Kayla Fratt (KF) 26:30
Yeah, we were just for our Patreon learning club, we just did the, we read, oh, gosh, it’s a paper by DiMaggio, and Davenport and a couple of the other, you know, big US ladies in the field and they the the paper is something along the lines of how the behavior of non target species affects perception of detection dog accuracy. And one of the things I found in there was, you know, they’re looking at like how coprophagia can affect things and all that, you know, urine marking, and all of all of these really interesting questions. And it was definitely one of those papers that as you’re reading it, you’re like, oh, gosh, yeah this is why it matters, to know what the behavior of your species is, and potentially the behavior of these other species, because they were specifically looking at coyotes urine, marking and eating Puma scat. So you know, and I think one of the other questions, I know, I get a lot of people asking, like, should I sign up for a nosework class? What do I usually say go for it, they can’t hurt.
I normally say no. and this may come back to my style of training but I’ve got very much of belief that the dogs in this field need to be as wild and unconstrained and uncontrolled as possible, to do the job. Right. You know, and that may come from the way I like to work. But I want the dogs to really, I mean, if my dog never looks to me for guidance, during a search just gets on, does his job independently comes up the result? You know, the only thing I’ve got to do is pay him then I think that was a good day’s work. The best dogs I’ve seen in the conservation dog world are the ones that would not do well have that stuff at all.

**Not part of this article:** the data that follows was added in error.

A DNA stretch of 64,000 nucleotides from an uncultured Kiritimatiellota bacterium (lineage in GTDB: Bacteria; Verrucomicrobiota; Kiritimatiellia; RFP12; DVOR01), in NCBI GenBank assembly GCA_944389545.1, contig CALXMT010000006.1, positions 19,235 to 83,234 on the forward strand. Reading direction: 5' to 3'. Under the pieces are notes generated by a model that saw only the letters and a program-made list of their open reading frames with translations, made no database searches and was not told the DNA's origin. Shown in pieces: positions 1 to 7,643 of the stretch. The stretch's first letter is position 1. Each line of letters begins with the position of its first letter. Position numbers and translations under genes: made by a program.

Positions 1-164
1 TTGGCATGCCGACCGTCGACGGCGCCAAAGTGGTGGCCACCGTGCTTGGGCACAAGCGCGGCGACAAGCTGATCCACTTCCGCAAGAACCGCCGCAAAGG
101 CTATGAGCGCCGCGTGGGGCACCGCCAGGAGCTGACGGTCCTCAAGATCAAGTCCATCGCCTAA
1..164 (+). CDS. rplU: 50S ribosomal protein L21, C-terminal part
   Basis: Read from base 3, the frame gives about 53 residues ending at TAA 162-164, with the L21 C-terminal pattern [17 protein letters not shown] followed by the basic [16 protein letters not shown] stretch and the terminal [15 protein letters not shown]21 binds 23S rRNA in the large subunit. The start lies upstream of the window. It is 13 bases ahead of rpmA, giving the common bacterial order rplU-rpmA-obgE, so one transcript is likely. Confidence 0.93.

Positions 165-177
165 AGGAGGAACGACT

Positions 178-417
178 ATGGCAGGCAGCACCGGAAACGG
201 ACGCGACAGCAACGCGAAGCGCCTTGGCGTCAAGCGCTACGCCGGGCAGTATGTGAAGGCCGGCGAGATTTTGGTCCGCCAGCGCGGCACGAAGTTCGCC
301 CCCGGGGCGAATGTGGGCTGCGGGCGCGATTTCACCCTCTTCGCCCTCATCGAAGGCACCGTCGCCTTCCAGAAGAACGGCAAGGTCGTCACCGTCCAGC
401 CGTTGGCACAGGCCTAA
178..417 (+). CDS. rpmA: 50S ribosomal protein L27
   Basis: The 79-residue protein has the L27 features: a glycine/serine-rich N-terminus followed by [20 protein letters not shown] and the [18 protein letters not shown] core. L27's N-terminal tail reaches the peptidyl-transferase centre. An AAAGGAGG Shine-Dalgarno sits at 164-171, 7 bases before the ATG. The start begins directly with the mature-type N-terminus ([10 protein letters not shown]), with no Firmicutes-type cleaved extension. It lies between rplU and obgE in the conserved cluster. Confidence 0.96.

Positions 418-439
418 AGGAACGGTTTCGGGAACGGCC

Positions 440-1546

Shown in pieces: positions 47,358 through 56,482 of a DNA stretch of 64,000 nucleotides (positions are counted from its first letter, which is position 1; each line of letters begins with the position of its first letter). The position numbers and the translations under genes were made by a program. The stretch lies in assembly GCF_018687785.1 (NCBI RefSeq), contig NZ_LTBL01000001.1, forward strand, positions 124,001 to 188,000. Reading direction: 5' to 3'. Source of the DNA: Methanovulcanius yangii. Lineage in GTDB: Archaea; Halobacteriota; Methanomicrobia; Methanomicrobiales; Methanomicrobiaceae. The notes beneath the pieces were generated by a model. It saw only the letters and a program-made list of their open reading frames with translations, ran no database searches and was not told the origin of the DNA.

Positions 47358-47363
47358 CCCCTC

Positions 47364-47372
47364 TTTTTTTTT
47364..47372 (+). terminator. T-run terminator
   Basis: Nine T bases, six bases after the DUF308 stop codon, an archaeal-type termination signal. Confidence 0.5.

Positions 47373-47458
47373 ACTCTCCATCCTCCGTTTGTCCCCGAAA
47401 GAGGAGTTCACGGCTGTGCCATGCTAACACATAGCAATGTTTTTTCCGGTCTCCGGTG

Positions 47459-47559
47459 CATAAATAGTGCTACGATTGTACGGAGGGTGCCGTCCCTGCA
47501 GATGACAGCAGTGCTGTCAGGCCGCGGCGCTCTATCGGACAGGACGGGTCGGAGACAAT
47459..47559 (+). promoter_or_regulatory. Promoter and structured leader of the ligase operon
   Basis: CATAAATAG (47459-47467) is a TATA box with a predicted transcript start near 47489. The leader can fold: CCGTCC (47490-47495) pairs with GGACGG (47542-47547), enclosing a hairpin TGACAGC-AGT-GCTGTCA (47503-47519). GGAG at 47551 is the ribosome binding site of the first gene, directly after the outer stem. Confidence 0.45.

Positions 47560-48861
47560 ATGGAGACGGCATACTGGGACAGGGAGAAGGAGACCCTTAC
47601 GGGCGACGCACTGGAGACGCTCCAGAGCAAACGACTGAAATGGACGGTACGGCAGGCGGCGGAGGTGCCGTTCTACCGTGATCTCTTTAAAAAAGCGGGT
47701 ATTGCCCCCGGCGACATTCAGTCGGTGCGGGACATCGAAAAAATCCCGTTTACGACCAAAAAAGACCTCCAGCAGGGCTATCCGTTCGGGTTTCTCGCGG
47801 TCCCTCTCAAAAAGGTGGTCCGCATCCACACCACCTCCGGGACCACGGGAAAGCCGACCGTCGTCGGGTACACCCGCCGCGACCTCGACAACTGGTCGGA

Kayla Fratt (KF) 28:19
Yeah, yeah, that’s interesting. So I started out in nosework and that was actually the my very first nosework class was because I was on the waitlist to get into an agility class. That was what I wanted to do. I want to do the sexy, flashy sport. And then I got stuck in nosework and was like, what is I got, I was so bored in class, I kind of hated it. But it did give me like a good background and like learning how to read my dog a little bit about odor dynamics, you know, and I’m sure I mean, the other thing I do caution people about with nosework classes is just how much it’s gonna vary. As far as how, what the quality of your instruction is, I can see I know, I’ve seen nosework classes advertised from like, narcotics, canine handlers, where it’s like, oh, you’re probably really up the dogs butt, in that handling style, I wouldn’t necessarily want that. But as far as you know, priming on some odor dynamics, and reading your dog’s body language and stuff. I definitely found it helpful as a place to start, but it didn’t translate over the way that I think a lot of people probably hope.
James Davis 29:26
I think just I mean, just to be clear on that, I mean, I wouldn’t turn somebody away who has been doing that, than the camps come from that background, and it’s a good thing. But it wouldn’t say to somebody that if you want to get into conservation detection, that is a logical pathway
Kayla Fratt (KF) 29:41
Place to start. Yeah, I’ve heard you talk about the wildness thing before and I’ve always kind of wanted to ask a little bit about that. And I think one of the things I’m hitting on and this is something else we were already going to talk about is breed selection because I live with Border Collies, so my dogs are naturally speaking, naturally speaking they want that input, they want that direction. And you work with Spaniels, which are kind of on the opposite end of search independence. So I think that, I think now that it’s all fitting for me a little bit more, I think I understand a little bit more what you mean, when you say that you don’t you want them to be really wild. And it sounds like it’s a little bit of handler preference.
Oh, absolutely. I mean, it absolutely suits me, but I think people have to tap into that you have to recognize and train your way. And that’s one of the big messages at amp is that, you know, I’m not saying you’ve got to train this way or that way. You know, you’ve got to find a trainer that suits your style of training, because my style, my style of training, will suit 50% of people, you know, and then and then a much more structured style of training will suit.
Kayla Fratt (KF) 30:47
Yeah, I like my dogs to be really responsive.